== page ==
39. Reflecting and Teaching Patterns

39.  Reflecting and Teaching Patterns

30/01/2016

This post is a bit of a stream of consciousness about reflecting on assessed lessons and teaching patterns in general.

My first three assessed lessons have been hugely successful in that feedback has been very positive and this, along with my reflections, has helped guide and inspire me to experiment and push myself further.  I know better than anyone that I set the bar high for myself, but I think I’m okay with that – largely because it seems to be paying off so far (“if it ain’t broke…”)

Reflection and dialogue on and around my first two observations identified clear elements or areas for further exploration.  The third has also done so – but less explicitly. The main point that lingers after a couple of weeks to digest, is the question of how and why we monitor (see reflections in Observed Lesson 3: C1 Writing for Fluency).  While this is interesting to me, I sense that it’s more of an ongoing question to have in mind, rather than being something to ‘try out’.

Trying things out is not uncommon in my classroom, and is far from restricted to observations.  But one of the benefits of the assessed observations is that they demand a degree of pre-thought and planning that day-to-day teaching doesn’t allow, and as such they create the space for more in depth consideration of what it is we’re actually doing. This is why I’ve been keen to use these observations to experiment, along with the fact that they allow another perspective – and consequently dialogue – about what we’re doing in the classroom.

So now, in thinking about my fourth observation, the question is what do I want to explore? I have ideas in terms of lesson material and approach, but not, as yet, a clear thing with regard to the way that I teach.  This is something that might reveal itself as I plan, or after watching the video of the lesson.  Interestingly, for my first three observations I identified points for reflection prior to the lesson itself.  After receiving feedback on the first, I wondered whether this had been a requirement, and when Nancy brought it up after my third observation realised that it wasn’t.  But it’s something I’ve found useful in pinpointing my personal aims (as opposed to those for the learners).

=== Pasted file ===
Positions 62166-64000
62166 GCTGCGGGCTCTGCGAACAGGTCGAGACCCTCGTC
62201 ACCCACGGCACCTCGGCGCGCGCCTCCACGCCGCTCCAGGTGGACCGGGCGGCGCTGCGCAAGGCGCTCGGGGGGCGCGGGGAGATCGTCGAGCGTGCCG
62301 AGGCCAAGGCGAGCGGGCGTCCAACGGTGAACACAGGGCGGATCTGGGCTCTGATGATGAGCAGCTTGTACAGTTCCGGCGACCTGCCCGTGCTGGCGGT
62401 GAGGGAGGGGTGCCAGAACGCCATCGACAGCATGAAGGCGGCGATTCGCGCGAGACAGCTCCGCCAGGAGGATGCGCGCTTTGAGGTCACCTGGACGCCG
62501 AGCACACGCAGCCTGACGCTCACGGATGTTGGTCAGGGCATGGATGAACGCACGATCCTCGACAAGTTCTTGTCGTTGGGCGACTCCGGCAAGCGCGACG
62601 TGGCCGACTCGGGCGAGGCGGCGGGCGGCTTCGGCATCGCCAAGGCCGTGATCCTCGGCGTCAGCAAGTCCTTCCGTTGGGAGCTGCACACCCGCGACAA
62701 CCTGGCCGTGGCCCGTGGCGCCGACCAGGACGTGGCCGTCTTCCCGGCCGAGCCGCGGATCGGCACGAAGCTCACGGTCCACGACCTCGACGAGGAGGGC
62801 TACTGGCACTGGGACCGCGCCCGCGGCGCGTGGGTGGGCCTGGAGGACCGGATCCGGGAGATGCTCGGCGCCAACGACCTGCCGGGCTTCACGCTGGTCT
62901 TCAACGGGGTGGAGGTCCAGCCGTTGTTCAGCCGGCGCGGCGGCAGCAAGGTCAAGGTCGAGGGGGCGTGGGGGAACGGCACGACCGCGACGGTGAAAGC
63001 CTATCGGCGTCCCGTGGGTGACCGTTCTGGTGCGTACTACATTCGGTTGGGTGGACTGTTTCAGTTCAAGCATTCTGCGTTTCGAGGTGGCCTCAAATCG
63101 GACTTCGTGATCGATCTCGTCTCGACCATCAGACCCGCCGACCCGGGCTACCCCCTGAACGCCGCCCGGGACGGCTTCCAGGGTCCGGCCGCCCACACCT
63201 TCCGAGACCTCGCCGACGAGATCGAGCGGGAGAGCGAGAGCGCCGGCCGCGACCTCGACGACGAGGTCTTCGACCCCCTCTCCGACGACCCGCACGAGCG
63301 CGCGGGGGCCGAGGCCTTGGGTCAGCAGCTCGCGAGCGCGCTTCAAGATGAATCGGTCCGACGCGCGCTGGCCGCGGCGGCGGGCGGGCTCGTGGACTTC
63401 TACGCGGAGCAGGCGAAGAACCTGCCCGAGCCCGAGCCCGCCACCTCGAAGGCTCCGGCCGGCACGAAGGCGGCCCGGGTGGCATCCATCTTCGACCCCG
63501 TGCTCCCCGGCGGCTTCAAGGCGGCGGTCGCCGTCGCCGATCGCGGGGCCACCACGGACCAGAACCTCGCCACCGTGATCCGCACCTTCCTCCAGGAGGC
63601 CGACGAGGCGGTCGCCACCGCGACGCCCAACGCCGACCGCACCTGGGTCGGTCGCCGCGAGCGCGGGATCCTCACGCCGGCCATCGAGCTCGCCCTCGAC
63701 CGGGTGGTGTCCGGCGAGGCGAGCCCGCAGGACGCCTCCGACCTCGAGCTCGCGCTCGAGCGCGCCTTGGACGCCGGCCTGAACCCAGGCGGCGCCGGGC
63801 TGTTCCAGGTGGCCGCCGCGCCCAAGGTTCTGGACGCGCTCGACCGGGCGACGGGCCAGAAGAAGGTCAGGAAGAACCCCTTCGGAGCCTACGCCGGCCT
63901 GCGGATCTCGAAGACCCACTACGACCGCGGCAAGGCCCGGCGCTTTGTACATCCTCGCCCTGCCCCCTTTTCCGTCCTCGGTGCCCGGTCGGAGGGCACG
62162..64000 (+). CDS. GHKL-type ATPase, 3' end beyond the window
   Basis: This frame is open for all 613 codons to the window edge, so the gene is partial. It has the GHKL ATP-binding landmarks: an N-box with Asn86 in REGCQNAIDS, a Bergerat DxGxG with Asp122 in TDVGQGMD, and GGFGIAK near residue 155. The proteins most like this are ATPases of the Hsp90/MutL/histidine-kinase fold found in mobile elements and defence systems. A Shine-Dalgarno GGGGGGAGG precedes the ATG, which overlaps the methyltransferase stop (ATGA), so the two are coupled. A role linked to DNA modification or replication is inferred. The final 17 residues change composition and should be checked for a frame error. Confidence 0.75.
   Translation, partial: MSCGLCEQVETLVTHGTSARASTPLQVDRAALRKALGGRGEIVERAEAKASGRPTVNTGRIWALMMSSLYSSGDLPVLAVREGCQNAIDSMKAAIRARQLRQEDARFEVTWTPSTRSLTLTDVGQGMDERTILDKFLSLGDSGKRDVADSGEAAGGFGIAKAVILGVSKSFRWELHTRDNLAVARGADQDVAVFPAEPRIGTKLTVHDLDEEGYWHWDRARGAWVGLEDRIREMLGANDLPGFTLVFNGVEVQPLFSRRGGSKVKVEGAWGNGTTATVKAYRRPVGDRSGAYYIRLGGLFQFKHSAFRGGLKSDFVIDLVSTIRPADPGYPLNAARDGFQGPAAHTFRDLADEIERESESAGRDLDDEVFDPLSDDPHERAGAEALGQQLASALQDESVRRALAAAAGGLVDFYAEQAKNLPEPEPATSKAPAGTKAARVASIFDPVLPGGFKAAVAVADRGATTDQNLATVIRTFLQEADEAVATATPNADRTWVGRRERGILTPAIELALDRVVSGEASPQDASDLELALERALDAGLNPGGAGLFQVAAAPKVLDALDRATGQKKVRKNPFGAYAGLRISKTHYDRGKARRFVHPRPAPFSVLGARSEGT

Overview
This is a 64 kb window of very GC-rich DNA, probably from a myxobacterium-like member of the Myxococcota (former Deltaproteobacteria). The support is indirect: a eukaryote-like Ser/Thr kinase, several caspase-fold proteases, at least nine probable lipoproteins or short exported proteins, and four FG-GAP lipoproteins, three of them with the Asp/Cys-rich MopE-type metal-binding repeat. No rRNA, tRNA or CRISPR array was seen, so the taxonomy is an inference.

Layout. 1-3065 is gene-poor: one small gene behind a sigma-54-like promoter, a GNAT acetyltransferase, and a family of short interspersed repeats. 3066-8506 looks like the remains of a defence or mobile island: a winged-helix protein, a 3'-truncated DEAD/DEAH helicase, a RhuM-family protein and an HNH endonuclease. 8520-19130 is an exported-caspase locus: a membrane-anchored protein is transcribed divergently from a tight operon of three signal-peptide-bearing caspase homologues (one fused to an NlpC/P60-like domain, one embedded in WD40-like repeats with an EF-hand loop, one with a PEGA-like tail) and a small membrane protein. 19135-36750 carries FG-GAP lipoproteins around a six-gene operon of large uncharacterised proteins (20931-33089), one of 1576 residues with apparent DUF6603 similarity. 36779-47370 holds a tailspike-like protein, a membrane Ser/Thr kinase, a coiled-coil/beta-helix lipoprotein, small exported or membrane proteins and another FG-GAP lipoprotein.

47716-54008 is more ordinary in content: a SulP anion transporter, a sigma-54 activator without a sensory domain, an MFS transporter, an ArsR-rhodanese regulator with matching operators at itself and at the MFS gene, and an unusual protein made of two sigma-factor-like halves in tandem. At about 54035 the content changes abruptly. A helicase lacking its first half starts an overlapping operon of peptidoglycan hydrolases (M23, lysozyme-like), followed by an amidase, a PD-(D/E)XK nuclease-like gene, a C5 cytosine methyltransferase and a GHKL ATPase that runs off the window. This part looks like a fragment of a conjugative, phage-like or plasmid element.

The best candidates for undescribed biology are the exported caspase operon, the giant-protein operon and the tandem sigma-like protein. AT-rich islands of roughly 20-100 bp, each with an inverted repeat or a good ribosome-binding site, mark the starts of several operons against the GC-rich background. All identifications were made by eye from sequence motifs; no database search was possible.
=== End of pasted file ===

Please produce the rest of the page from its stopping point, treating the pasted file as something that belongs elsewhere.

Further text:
The question of what to teach is entirely dependent on the needs of the learners, but contemplating ideas for material and what type of lesson to teach for my next observation, led me back to the question (which I’m sure has raised itself in earlier posts) of what it is I do teach.  With that in mind, I remembered a kind of chart I created last year (inspired by a spiraldex) to reflect on and provide an overview of what I teach.  After creating the chart I hadn’t actually got around to using it, but last week when it came to mind I decided to colour it in.

We keep work records at school primarily in order for colleagues to know what we’ve been doing should they take over a class.  But I think we can also benefit from some reflection on these.  In terms of planning, I sometimes plan for a week at a time, but lately I’ve been doing so day-to-day, going with the flow from one day to the next informed by the group’s needs and interests.  But this way there’s a danger of missing things, and I sometimes think “Oh, we haven’t done much X this week, better do some of that”.  The idea of the chart is to give some perspective on the type of lessons we’re delivering, and I’ve used notes from my work records to colour a chart for the last four weeks.  Of course it’s not easy to separate skills and content – these elements are so integrated in a lesson – but using the work record is a way of summarising, or ‘nutshell-ing’ what I’ve been doing.

So here’s a nutshell of the last four weeks in my classroom (there was a half day I was covered by another teacher while I was I was teaching another group in week one, and then three days while I took a break for my language awareness exam):

Teaching Patterns-page-001

My impressions?

  • Not as much reading as it feels like I do – is this because I’ve had Cela in the group who’s partially sighted, so all reading has been partnered with listening?
  • Thursday in week two is ‘nutshelled’ as having no speaking, but of course that’s not the case.  It just can’t have been the focus.
  • Not much pronunciation – this isn’t reflective, but I tend to integrate pronunciation into most of what’s going on.
  • Summarising what we do is really hard, and not an accurate reflection.
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